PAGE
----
How to Measure the Cost of Debt and Equity for Investment Banking
To determine the WACC, an analyst or investment banker must first estimate the individual component costs of capital — the cost of debt and the cost of equity. The cost of debt capital is very straightforward — there is little controversy on how it’s estimated and there are few alternatives.
The cost of equity, on the other hand, can be estimated using several different methods, which may produce widely different cost estimates. Again, this is where the art of investment banking deviates a bit from the science.
Cost of debt capital
To estimate the cost of debt capital for a firm with publicly traded bonds, the investment banking analyst has to look no further than the bond market to determine at what yield to maturity the firm’s bonds are selling for in the marketplace.
Companies usually have more than one outstanding bond issue, so analysts will calculate an average bond yield — using market value weights. This average yield to maturity of all the outstanding debt of the firm is that firm’s before-tax cost of debt.
But there’s one more step. Because the Internal Revenue Service allows companies to deduct interest costs before arriving at net income that is subject to taxation, the true after-tax cost of debt is considerably lower than the before-tax cost of debt. In fact, it’s adjusted for the firm’s corporate tax rate. Thus, the formula for after-tax cost of debt is as follows:
After-Tax Cost of Debt = Before-Tax Cost of Debt × (1 − Tax Rate)
If the average yield to maturity on a company’s bonds is 8 percent and the company’s tax rate is 30 percent, the firm’s after tax cost of debt is as follows:
After-Tax Cost of Debt = 8% × (1 − 0.3) = 5.6%
Cost of equity capital
One of the most difficult and controversial aspects of completing a discounted cash flow analysis is determining the appropriate required rate of return (or cost) on equity. The relationship between risk and required return is perhaps the most basic in investments.
Riskier assets should provide higher returns in the long run to compensate investors for assuming that risk. There is an old saying in investments: You can eat well or you can sleep well. This refers to the fact that if you take more risk, your returns are likely to be higher. However, in the short run, the volatility of those riskier investments may cause you to lose sleep at night.
In general, stocks are riskier than bonds, so stockholders should expect to earn higher returns than bondholders over the long run — and they do.
Few analysts would disagree about the methodology to estimate the cost of debt capital, but there is no one universally accepted method for estimating the cost of equity capital. So, different analysts will come up with widely different estimates of a firm’s cost of equity capital.
All methods, however, start out with a fundamental premise — they start out with a risk-free rate and add a premium or series of premiums for the risk that the equity holder is bearing. And all analysts agree that the cost of equity capital is higher than the cost of debt capital.
Two of the more popular methods for determining the cost of equity capital are the build-up method and the capital asset pricing model (CAPM). The build-up method is generally used for smaller, privately held firms, while the CAPM is more appropriate for large, publicly traded firms. The CAPM occupies a prominent place in investment banking. Here, you see a focus on the build-up method.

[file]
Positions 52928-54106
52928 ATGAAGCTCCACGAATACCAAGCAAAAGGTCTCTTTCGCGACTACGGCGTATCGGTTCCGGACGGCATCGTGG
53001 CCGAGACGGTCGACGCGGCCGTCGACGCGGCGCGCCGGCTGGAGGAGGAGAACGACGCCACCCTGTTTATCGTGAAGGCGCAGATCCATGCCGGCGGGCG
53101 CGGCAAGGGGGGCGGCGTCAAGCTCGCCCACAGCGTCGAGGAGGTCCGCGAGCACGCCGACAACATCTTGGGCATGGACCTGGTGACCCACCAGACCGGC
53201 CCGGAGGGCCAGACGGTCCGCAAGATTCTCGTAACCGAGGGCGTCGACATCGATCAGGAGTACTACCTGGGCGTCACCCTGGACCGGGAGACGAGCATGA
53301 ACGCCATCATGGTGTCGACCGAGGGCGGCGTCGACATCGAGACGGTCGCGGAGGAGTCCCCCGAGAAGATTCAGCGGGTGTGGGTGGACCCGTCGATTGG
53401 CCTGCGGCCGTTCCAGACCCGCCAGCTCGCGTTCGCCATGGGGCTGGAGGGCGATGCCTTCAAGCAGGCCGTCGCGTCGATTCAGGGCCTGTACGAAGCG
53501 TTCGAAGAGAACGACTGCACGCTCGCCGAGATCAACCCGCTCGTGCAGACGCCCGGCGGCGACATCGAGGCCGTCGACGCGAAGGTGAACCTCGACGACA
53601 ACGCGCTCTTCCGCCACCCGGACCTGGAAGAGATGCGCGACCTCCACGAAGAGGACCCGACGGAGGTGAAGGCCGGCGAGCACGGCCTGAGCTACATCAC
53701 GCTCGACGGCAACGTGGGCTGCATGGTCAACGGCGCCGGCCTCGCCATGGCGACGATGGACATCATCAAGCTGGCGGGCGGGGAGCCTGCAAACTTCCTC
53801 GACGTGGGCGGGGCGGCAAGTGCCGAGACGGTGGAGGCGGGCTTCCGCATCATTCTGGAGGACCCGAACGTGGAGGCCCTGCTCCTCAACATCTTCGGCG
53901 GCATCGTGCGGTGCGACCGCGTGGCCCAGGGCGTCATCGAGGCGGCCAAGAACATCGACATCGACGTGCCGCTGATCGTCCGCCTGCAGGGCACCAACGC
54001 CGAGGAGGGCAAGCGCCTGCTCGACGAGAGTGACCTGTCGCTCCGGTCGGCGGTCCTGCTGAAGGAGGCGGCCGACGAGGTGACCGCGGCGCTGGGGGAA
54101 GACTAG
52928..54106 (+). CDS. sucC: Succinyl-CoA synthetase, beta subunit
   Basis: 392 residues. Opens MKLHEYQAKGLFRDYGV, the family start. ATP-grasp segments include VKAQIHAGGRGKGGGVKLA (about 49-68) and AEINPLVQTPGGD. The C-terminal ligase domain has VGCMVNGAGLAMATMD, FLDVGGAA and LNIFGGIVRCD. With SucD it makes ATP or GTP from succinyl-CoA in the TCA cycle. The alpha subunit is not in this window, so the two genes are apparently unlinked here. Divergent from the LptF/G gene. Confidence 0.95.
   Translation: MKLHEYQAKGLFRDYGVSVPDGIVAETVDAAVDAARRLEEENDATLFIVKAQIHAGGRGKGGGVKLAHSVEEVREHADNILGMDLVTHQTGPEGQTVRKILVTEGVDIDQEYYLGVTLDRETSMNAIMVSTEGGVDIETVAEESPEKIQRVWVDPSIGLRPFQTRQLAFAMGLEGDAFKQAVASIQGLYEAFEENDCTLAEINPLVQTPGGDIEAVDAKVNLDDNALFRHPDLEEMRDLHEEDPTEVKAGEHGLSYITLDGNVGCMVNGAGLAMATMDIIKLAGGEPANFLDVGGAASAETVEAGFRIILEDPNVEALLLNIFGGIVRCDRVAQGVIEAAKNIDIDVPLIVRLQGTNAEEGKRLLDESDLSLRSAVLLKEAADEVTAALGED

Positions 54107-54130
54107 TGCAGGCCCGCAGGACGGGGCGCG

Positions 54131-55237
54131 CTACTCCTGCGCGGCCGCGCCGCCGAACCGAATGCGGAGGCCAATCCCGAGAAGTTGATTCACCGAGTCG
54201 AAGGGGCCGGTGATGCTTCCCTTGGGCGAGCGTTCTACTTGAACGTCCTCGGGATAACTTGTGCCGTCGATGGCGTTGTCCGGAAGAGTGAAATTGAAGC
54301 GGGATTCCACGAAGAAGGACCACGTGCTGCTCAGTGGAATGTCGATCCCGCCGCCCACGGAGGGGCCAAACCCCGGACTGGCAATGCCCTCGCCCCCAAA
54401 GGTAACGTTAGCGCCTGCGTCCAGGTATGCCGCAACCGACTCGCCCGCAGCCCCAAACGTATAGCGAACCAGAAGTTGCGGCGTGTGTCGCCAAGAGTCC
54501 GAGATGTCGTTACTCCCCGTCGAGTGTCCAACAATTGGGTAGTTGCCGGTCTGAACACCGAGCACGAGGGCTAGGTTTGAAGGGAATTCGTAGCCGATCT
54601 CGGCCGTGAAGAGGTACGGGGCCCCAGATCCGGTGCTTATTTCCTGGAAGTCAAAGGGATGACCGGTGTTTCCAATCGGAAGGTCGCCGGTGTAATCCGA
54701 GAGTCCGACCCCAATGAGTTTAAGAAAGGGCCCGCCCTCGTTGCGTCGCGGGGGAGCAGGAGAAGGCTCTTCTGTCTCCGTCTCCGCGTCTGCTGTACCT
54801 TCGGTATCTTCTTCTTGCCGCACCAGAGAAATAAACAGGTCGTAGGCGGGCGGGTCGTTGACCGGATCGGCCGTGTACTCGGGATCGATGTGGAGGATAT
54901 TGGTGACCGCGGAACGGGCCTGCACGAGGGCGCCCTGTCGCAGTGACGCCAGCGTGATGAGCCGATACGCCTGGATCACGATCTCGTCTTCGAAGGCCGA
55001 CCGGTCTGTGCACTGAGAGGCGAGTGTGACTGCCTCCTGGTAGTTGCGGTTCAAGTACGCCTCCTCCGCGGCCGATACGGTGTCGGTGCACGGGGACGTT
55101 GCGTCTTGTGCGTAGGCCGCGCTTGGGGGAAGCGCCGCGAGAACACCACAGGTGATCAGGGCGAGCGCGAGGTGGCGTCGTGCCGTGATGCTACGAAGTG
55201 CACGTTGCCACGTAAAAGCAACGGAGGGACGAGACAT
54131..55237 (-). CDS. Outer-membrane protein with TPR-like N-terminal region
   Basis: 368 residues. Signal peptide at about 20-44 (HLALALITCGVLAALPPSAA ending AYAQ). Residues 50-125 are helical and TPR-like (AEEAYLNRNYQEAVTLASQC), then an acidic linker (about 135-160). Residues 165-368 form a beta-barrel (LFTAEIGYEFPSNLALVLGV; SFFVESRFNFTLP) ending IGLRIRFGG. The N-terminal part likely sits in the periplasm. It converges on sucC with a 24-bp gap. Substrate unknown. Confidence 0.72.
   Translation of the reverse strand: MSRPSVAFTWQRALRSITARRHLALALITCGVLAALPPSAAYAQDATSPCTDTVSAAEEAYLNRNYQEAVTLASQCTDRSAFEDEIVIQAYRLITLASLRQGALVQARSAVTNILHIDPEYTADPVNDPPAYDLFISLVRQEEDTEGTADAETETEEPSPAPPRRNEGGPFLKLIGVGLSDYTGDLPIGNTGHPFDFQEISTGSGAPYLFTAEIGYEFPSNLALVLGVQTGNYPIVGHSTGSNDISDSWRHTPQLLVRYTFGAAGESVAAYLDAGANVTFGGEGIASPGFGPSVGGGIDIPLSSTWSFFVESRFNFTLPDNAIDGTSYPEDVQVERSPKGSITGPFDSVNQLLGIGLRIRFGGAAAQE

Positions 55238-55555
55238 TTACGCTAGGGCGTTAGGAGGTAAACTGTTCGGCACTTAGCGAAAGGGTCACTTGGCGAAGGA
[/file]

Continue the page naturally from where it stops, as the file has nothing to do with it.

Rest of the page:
The build-up method simply starts with the current risk-free rate and adds various premiums for different sources of risk inherent in equity securities. Both the number of premiums and the values for each of the categories will vary from analyst to analyst, but a typical build-up method will add premiums for the following categories:
Market risk premium: This is the additional return that is required for an investor to purchase an average stock rather than simply invest and earn the risk-free rate by buying government securities. The equity risk premium is generally considered for the market as a whole and often is thought of as the premium applying to large capitalization stocks (like the Standard & Poor’s 500).
The equity risk premium is most often determined by using historical data.
Some analysts chose not to use historical equity risk premiums and instead simply plug in a forward-looking forecast that they believe is more applicable to the current investing environment. To that point, many investment professionals believe that the equity risk premium is smaller today than it has been historically.
Size premium: Small stocks are generally considered riskier than large stocks for many reasons. Over time, small stocks have earned higher returns than large stocks.
Idiosyncratic premium: This is a catch-all category where the analyst can apply her own judgment to adjust the cost of equity for a myriad of factors. Perhaps the analyst feels that the firm will be subject to significant litigation risks in the future or is in an industry that may be negatively influenced by future government policy changes.
So, assuming that current yields on long-term government bonds (the risk free rate) was 3.2 percent, for a hypothetical small company with an idiosyncratic premium of 2 percent, using historical values for the premiums, the build-up method would estimate the cost of equity capital at:
Cost of Equity = Risk-Free Rate + Market Risk Premium + Size Premium + Idiosyncratic Premium
Cost of Equity = 3.2% + 5.63% + 4.74% + 2% = 15.57%
Unlike the cost of debt, the IRS does not provide a tax break for payments to equity holders. So, the after-tax cost of equity is the same as the before-tax cost of equity.